'81 & '09 Phoenix rod brake roadster cargo bike, '08 Santa Cruz Superlight, Jamis Eclipse
I think sheldonbrown.com has a article buried somewhere regarding rod brakes. Also maybe Flying Pigeon LA's site too. But, frankly there isn't much to them. I actually find them easier to get tuned up than more modern brakes. Set up right they stop my bike just fine, which for some reason seems to be contrary to a lot of other people's experience/opinion.
Just make sure your wheel is sorta true, then use the screw/bolt adjuster to bring the pads in close to the wheel. Then make sure that the brake stirrup guides (I have no idea if that is actually what they're called, but I think you'll know what I mean. Those things that hold the little studs coming off the brakes) are moved to such a location that they force the brake pads to squeeze together a bit when you pull the brake lever.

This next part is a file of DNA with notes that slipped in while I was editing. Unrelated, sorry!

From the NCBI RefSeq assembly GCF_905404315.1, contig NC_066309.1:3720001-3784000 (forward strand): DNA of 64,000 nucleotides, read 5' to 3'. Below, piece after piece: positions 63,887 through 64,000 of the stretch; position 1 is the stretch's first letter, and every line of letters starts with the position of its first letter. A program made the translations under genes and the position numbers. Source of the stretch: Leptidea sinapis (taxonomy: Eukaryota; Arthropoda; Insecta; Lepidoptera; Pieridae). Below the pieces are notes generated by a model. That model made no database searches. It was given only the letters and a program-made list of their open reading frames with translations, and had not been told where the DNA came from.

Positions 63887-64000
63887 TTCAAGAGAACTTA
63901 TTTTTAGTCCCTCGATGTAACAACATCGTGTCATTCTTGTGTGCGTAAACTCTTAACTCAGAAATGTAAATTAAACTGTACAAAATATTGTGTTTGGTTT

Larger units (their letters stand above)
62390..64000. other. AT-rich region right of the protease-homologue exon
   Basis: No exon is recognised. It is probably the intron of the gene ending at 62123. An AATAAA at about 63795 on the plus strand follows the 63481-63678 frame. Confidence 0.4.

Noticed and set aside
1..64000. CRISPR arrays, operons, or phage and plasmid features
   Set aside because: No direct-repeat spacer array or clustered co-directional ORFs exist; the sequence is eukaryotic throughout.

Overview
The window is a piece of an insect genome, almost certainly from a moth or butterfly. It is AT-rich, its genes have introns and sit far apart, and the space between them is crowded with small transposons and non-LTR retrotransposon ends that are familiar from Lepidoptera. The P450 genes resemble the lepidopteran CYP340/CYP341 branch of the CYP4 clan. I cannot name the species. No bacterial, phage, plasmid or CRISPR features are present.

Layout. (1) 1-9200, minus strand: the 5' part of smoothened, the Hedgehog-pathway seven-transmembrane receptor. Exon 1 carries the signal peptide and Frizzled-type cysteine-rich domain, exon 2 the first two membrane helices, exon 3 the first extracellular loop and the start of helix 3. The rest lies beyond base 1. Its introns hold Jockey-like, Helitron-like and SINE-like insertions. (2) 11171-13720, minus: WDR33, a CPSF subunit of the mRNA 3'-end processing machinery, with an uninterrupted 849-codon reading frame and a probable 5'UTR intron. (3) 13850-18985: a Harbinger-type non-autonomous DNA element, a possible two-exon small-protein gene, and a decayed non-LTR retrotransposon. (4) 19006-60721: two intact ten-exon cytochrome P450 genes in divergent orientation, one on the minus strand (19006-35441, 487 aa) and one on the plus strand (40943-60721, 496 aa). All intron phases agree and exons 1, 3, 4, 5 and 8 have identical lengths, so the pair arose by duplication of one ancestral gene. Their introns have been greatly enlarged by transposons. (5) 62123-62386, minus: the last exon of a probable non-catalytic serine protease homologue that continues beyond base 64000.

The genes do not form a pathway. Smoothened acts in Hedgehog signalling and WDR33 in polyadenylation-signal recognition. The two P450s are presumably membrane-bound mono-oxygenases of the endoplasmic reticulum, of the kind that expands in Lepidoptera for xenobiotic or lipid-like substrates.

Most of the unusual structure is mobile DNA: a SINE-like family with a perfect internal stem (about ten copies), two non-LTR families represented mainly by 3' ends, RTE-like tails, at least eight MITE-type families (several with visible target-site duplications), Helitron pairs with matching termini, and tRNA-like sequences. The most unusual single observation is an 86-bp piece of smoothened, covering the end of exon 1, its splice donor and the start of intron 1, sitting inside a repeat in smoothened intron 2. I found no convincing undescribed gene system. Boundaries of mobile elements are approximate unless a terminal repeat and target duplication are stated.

This makes the pad contact the correct part of the rim, and provides the "spring" return to the idle position. Done. Good luck.
1982 Tomassini, 1963 Peugeot PX10, and eight special issue Canadian lightweights...
Are you talking about the kind that squeeze together or the kind that pulls against the inside of the rim? This old Raleigh Touriste had the second kind and I did not think they were that great. Also, you had better make sure you remove all hop from your wheels when you build them.